Maxwell Peter (left) and Babatunde Martins being escorted to the courtroom
Maxwell Peter (left) and Babatunde Martins being escorted to the courtroom

2 Before court for $10-million electronic fraud

Two men suspected to be part of an international crime syndicate that has allegedly defrauded many people in the United States of America (USA) in numerous gold scams and electronic fraud to the  tune of $10m were yesterday put before the Accra Central District Court.


Maxwell Peter, a Ghanaian, and Babatunde Martins, a Nigerian, are said to be part of an 11-man syndicate that hacked into the email server of a company in the USA and allegedly convinced clients of the company to transfer funds into their bank accounts.

Members of the syndicate are alleged to have committed their criminal activities between 2007 and 2017.

With regard to the allegation of hacking into the USA-based company, the prosecution claimed that the syndicate hacked into the email servers of a real estate company based in Memphis, Tennesse, USA.

After hacking into the email server, the prosecution claimed, the members of the syndicate used their email addresses and bank accounts to misdirect funds meant for the company by way of a process known as “business email compromise” (BEC).

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Modus operandi

Per the facts, as presented by the prosecutor, Mr Charles Wilcox Ofori, a State Attorney, the syndicate created a bogus email address, linked it to the real estate company’s email address and, in the process, infected the company’s email, servers and systems.

“The syndicate monitored the email correspondence of the company to determine when a large financial transaction will take place.

“After the wire transfer from a legitimate customer of the company, the syndicate will send a follow-up email that appears to come from the company to the customers to redirect the money into their bank accounts,” the prosecutor said.

Other people suspected to be part of the syndicate — Dana Brady, James Dean and Javier Luis Ramos — are currently in detention in the USA, while Javier Luis Ramos Alonso, another alleged member, is in detention in Canada.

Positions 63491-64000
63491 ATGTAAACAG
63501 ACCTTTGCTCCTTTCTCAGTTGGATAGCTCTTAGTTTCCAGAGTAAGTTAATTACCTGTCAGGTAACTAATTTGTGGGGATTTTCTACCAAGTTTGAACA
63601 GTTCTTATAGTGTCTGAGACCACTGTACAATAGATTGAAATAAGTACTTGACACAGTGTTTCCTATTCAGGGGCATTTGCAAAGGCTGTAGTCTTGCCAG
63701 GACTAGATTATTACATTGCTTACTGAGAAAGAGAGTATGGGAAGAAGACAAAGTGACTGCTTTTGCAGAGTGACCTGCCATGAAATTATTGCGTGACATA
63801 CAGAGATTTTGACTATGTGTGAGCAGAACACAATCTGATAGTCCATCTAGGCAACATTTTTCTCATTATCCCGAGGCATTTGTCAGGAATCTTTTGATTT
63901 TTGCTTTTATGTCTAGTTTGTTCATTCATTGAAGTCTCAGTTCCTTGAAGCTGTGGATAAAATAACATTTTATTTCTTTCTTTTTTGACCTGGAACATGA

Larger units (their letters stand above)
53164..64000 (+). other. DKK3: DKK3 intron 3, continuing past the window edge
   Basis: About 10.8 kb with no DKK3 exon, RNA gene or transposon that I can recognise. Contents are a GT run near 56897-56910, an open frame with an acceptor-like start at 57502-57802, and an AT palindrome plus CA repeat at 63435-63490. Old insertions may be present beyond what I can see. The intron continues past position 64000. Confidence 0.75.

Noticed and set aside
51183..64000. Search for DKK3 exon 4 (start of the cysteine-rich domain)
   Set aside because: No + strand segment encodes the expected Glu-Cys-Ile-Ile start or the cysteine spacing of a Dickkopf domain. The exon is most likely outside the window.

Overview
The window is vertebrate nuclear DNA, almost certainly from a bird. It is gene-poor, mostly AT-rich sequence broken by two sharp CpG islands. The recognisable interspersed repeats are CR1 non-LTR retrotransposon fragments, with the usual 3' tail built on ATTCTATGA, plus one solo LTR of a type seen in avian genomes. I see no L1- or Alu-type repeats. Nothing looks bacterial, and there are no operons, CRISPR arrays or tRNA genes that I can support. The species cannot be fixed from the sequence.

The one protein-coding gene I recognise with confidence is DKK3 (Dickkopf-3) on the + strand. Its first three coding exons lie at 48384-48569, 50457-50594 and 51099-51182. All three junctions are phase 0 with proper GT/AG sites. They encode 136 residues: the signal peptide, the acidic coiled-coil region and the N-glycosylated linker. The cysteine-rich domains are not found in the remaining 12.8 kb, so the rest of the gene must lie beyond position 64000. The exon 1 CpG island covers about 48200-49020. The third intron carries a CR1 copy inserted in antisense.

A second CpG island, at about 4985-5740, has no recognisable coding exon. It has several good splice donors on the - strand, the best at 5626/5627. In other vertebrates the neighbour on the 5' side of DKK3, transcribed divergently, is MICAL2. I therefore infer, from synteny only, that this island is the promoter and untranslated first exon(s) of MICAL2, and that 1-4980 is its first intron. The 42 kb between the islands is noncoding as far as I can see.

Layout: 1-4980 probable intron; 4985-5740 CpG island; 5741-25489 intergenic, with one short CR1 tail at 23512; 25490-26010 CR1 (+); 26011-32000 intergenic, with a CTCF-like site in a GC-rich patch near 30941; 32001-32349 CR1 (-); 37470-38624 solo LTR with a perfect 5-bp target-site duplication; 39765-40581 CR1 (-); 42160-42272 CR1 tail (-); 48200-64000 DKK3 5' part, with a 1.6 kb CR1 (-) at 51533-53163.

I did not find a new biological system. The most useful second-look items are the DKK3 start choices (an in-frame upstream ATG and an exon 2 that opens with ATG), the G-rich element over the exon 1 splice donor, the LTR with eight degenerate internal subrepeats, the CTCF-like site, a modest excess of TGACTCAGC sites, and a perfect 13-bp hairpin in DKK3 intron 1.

However, Sumalia Hardy Wumpini, Victor Daniel Fortune, Dennis Miah, Olufoajimi Abegunde and Ayodeji Olumde Ojo, the other alleged members of the syndicate, are currently at large.

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All the suspected members of the syndicate have been slapped with a total of 19 charges.

The 11 men have all been charged with conspiracy to defraud, while the individual members have each been slapped with defrauding by false pretence.

They  have also been charged with three counts of conspiracy to have unauthorised interference with electronic records, contrary to the Electronic Transactions Act, 2008 (Act 772), and conspiracy to have access to protected computer, contrary to Act 772.

Each alleged member of the syndicate has also been charged with unauthorised interference with electronic records, contrary to Act 772.

Bail and jurisdiction

At Tuesday’s hearing, while the lawyer for Peter prayed the court to grant his client bail, that for Martins implored the court not to entertain the case because it had no jurisdiction to hear it.

Mr Alidu Mohammed, the lawyer for Peter, in his submission, told the court that the offences levelled against his client, per a recent Supreme Court ruling, were bailable.

He also argued that the facts of the case, as presented by the prosecution, did not support the charges levelled against his client.

The lawyer for Martins, Mr Charles Bentum, on the other hand, prayed the court not to hear the case because his client was before the Economic and Financial Division of the Accra High Court on the same charges.


“If the district court accepts jurisdiction, it will put itself on a collision with the High Court,’’ counsel argued.

Remand them

The arguments by the two lawyers were, however, rejected by the prosecutor, who pleaded with the court to remand Peter and Martins.

He argued that under Section 144 of the EOCO Act, 2010 (Act 804), any judicial or quasi-judicial body or tribunal had the jurisdiction to hear cases that were economic crime in nature.

According to him, the ninth to 19th charges were charges under Act 804 and, therefore, the court had jurisdiction to hear the case.


Mr Ofori further argued that the charges levelled against the two accused were not before the High Court but rather Martins was before the High Court for money laundering offences, which were not part of the charges before the district court.

He also contended that the case was still under investigations by EOCO, the Ghana Police Service, the Federal Bureau of Investigations (FBI) of the USA and other security agencies.

“If the accused are granted bail, they will interfere with investigations and evidence. The accused do not deserve to be granted bail,’’ he argued.

After the submissions by the prosecution and the defence counsel, the court, presided over by Mrs Dora Gloria Araba Eshun, remanded Peter and Martins in the custody of EOCO.


She then adjourned the case to December 19, 2017 to give a ruling on the bail application.

Writer’s email: [email protected]

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